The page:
By Alan Baldwin
MONACO (Reuters) - Lewis Hamilton withstood lap after lap of intense pressure on worn tires to win a nail-biting Monaco Grand Prix on Sunday in a triumphant tribute to his Mercedes team's late Formula One great Niki Lauda.
The Briton, who now has 77 career wins and a 17-point lead over team mate Valtteri Bottas in the championship, had called for a miracle as Red Bull's Max Verstappen filled his car's mirrors, with the pair banging wheels late on.
The five times world champion held on, taking the chequered flag for his fourth win of the season and third in Monaco, with Ferrari's Sebastian Vettel the runner-up after a time penalty demoted Verstappen to fourth.
Bottas, who was involved in a pitlane collision with Verstappen on lap 12 that led to the Dutch driver's penalty for an unsafe release, finished third.
"That was definitely the hardest race I've had," said Hamilton, before cooling down with a plunge into the trackside swimming pool in his sweat-covered overalls after the podium ceremonies.
"I really was fighting with the spirit of Niki.
"I know he will be looking down and taking his hat off. I was trying to stay focused and make him proud," he added of the Austrian, a triple world champion and non-executive chairman of the Mercedes team who died on Monday, aged 70.
Mercedes, who extended their winning run to six, lead Ferrari by 118 points in the constructors' standings. Hamilton has 137 to 120 for Bottas, with Vettel moving up to third place on 82.
Hamilton and Verstappen finished under investigation after they banged wheels going into the chicane at the tunnel exit two laps from the end when the Dutchman tried to pass, but stewards took no further action.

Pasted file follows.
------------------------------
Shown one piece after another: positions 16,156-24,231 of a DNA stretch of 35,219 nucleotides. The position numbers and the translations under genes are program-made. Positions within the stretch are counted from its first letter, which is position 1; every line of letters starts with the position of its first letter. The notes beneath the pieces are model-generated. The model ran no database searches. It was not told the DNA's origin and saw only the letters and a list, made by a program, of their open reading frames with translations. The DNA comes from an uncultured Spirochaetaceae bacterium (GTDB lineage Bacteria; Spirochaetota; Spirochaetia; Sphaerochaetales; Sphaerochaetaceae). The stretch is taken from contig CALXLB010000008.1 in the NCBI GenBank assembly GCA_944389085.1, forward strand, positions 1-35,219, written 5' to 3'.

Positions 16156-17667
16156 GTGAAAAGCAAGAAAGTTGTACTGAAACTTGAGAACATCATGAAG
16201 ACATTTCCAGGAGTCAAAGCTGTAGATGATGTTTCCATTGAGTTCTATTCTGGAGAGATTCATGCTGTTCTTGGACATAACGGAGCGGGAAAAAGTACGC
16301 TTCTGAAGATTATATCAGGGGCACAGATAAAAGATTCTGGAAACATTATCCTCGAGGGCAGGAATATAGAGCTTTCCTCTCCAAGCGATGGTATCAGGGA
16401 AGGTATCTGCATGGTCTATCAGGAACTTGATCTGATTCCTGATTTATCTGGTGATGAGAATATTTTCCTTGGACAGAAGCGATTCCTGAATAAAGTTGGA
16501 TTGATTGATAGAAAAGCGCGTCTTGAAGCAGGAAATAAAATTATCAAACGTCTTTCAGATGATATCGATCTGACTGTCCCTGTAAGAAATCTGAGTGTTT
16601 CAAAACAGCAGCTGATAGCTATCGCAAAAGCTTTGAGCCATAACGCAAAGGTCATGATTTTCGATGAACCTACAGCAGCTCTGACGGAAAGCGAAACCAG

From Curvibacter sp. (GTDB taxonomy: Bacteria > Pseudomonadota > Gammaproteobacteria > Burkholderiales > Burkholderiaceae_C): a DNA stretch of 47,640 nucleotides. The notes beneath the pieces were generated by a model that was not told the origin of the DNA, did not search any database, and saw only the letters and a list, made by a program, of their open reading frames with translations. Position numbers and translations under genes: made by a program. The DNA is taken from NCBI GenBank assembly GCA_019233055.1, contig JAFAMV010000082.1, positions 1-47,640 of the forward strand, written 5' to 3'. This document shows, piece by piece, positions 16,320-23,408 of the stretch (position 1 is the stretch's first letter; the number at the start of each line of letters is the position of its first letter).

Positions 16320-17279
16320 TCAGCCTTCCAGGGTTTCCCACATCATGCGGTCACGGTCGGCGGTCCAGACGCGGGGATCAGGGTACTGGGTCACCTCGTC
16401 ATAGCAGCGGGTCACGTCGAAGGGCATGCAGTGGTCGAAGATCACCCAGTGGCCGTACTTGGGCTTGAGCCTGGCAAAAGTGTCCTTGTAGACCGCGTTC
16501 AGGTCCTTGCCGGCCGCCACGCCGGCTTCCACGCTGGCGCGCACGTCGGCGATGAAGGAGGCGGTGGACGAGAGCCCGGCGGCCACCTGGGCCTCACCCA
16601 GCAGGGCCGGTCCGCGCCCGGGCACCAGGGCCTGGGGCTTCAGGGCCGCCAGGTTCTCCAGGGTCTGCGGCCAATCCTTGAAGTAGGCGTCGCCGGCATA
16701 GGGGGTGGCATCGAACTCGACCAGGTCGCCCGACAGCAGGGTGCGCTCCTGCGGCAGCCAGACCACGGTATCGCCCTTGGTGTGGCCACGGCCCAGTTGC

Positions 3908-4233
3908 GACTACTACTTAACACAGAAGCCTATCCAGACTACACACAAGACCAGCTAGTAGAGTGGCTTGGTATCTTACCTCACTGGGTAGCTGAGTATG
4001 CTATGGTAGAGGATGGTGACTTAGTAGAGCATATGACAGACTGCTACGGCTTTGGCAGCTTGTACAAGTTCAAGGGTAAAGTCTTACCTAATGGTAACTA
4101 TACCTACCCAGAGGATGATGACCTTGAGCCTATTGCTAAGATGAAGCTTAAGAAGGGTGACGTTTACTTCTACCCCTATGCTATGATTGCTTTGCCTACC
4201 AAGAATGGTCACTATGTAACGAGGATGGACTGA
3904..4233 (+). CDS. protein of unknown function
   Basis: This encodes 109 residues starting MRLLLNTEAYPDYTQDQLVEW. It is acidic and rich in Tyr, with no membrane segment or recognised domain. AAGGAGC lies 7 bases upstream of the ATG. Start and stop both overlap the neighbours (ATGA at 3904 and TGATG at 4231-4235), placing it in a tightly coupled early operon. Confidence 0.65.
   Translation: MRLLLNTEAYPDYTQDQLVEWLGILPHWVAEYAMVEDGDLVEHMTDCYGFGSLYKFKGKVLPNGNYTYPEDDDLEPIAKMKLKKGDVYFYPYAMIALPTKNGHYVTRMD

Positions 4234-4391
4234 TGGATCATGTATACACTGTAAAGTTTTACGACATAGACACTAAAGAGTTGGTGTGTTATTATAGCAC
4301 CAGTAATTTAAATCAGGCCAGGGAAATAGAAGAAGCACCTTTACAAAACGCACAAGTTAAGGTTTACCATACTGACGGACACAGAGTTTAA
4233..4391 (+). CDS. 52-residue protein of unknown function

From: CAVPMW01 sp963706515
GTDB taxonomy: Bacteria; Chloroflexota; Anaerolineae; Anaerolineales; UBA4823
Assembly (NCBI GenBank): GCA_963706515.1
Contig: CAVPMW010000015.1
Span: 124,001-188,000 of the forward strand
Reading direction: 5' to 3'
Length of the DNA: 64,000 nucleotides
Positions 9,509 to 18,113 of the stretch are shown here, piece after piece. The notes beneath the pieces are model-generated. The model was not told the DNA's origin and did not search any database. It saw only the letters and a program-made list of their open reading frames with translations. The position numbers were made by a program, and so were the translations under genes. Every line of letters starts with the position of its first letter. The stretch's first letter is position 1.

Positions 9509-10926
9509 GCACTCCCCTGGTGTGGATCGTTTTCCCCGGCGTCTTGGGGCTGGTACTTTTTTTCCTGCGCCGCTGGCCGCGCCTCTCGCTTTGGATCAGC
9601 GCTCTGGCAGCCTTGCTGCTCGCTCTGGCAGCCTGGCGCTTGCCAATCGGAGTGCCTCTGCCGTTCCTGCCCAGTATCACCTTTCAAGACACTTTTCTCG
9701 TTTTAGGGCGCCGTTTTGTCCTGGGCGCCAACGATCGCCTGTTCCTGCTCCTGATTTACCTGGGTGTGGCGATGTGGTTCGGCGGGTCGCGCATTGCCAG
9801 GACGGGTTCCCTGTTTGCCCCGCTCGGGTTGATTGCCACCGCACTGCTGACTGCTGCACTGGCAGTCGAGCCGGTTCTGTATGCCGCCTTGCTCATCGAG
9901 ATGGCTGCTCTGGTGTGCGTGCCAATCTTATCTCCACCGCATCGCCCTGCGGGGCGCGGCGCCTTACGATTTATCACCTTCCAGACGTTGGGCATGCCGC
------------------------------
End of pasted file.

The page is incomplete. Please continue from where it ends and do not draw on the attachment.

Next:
The Briton was forced to cut the corner but kept his advantage.
HOPING FOR A MIRACLE
Hamilton, who started on pole, had earlier had some anxious and angry exchanges with his team who admitted they had made a mistake with their tire selection.
"I don't know what you're thinking by keeping these tires on, man. You need to hope for a miracle," Hamilton said, with Verstappen on longer-lasting hard rubber and doing all he could to pass.
The 'miracle', with Hamilton wearing a retro red helmet sporting Lauda's name and colors while the car carried a variety of tributes, duly happened as if by the late champion's celestial command.
"That was an incredible drive. There was no one else who could have done that," Mercedes chief strategist James Vowles told him over the radio.
"It was a world champion's drive for a world champion who is not with us any more," declared team boss Toto Wolff. "Niki would have loved it."
Monaco, with its twisty streets and unforgiving barriers, is notoriously difficult to overtake on but Hamilton still made all the difference.
"The pressure felt immense and there was every opportunity to crack today under that pressure," he said. "I was determined not to crack.
"Max put on a great race, I nearly crashed, like, 30 times so I'm grateful I didn’t. But I did touch the wall a couple of times."
Ferrari's Charles Leclerc had created much of the early excitement of an entertaining race but was also the sole retirement, stepping out of the car in the pits with 19 laps gone.
The Monegasque, starting 16th, was up to 12th by the end of lap seven after overtaking McLaren's Lando Norris and Haas's Romain Grosjean at the hairpin and Rascasse.
The youngster, who had vowed to be aggressive after a Ferrari strategy blunder messed up his qualifying, paid the price when he tried the same move on Renault's Nico Hulkenberg at Rascasse.
Leclerc spun and picked up a right rear puncture, limping home on a rim and flailing rubber, losing a lap to the leaders and flinging out debris that led to a safety car period for marshals to sweep the track.
Red Bull's Pierre Gasly finished fifth, with Carlos Sainz sixth and consolidating fourth place overall for McLaren. They were followed by Toro Rosso pairing Daniil Kvyat and Alexander Albon.
Renault's Daniel Ricciardo, last year's winner for Red Bull, was ninth and Romain Grosjean collected the final point for Haas.
(Reporting by Alan Baldwin, editing by Pritha Sarkar and Tony Lawrence)